Move In Day, Moving Standards

Classes will be starting here at Ohio University next Tuesday, and the dorms are officially open for moving in today. This year's freshman class is the largest on record for Ohio University: like many other colleges and universities in Ohio, Ohio University has had to increase freshman enrollments and raise tuition in order to make ends meet. In order to get more freshmen enrolled, we had to lower our admission standards.

That's not something that our administration likes to admit, let alone talk about. At a time when our new president has redefined our peer institutions, rejecting the old Miami University in favor of the University of North Carolina at Chapel Hill as the University We Most Want To Be Confused With, it can be a rather embarrassing topic. Right now there's not much similarity between Ohio University and UNC, other than the word "University" in the two titles. Having taught at both institutions, however, I am happy to say that there are good and bad students everywhere. I've also taught at Duke University, Rutgers, and the University of Richmond, and I can't honestly say that the students at any of those institutions were obviously head-and-shoulders above the students at any of the others. Everywhere you go, you will find some folks who are willing to work hard and who have sufficient intellectual curiosity to make them genuine college material, just as you will find some other folks who are there for the sports program. The difference lies primarily in the proportions, I suppose, but in disciplines like philosophy and classics the material tends to be self-selecting: you can't bluff your way through elementary classical Greek, and if the course is taught properly you can't really bluff your way through philosophy, either.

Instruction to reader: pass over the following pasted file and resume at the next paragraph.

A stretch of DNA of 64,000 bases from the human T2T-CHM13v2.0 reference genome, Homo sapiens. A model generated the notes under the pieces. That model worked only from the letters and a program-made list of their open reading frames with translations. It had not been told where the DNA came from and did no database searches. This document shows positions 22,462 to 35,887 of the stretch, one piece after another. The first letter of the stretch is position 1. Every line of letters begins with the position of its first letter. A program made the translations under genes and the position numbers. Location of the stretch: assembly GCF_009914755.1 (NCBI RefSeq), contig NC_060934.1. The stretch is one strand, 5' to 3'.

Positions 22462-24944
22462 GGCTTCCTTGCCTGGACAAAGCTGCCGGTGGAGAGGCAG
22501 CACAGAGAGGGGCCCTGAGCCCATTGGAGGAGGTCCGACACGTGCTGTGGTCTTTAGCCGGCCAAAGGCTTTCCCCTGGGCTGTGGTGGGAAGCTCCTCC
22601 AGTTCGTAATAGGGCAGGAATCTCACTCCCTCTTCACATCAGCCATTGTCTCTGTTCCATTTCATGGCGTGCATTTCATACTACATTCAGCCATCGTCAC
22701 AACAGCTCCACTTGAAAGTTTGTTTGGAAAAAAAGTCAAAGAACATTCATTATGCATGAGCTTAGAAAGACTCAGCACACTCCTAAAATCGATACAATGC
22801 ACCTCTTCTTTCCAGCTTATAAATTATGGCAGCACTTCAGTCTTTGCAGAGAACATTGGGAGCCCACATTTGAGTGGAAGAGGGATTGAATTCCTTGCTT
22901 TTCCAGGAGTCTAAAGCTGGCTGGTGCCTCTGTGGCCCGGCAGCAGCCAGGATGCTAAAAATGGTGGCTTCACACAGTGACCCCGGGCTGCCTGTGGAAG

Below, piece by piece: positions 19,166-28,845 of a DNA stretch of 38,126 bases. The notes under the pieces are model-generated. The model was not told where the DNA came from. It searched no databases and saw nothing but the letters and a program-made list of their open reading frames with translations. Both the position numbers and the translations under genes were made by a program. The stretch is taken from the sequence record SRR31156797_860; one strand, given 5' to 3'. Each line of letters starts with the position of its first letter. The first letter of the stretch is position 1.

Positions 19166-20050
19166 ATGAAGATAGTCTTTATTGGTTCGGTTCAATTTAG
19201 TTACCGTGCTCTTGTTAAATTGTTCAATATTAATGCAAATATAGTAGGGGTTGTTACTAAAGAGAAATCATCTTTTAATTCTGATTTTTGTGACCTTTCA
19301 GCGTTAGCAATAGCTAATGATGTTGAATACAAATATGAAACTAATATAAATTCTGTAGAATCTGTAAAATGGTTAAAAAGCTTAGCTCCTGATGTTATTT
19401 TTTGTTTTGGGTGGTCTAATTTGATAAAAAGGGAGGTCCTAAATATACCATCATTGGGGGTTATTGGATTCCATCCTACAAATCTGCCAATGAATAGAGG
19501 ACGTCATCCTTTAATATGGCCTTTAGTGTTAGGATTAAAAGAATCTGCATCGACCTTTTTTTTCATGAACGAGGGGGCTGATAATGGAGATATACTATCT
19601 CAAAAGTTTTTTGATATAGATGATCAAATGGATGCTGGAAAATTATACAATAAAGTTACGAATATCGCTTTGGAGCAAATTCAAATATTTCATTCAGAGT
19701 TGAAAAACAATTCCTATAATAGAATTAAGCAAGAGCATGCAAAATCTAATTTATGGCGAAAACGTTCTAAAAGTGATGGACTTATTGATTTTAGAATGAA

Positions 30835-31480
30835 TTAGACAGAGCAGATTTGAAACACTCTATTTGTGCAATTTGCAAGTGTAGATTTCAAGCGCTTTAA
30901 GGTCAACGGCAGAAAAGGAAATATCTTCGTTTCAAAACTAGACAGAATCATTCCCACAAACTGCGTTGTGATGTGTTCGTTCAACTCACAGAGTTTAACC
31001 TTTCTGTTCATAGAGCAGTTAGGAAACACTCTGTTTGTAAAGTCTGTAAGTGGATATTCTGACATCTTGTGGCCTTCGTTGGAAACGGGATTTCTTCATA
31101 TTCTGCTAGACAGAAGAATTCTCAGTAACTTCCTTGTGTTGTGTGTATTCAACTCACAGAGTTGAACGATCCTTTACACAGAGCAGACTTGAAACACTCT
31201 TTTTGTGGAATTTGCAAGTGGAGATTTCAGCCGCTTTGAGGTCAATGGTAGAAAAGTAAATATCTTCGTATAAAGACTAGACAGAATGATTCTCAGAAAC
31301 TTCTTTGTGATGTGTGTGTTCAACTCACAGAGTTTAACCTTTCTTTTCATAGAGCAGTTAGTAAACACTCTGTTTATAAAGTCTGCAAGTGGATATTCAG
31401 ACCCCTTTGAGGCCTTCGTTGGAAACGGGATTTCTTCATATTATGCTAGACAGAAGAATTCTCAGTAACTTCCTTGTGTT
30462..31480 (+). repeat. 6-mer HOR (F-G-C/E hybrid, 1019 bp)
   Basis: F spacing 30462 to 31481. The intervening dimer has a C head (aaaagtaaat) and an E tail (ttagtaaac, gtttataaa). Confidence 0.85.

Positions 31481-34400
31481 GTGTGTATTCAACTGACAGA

So perhaps the lowering of admission standards is not the end of the world. Perhaps it opens up higher education to some folks who, given the right circumstances, will find ways to excell and in ways that the standard predictors of college success can't measure. It's possible. It's also possible that performance will decline, but I think the jury is still out on this: we must wait and see. But it is essential that the material that is presented not be dumbed down. That standard of what counts as a liberal education ought to be raised, if it is changed at all. With lower admission standards, that will mean that students have to work harder, but the payoff will be greater if they persevere.

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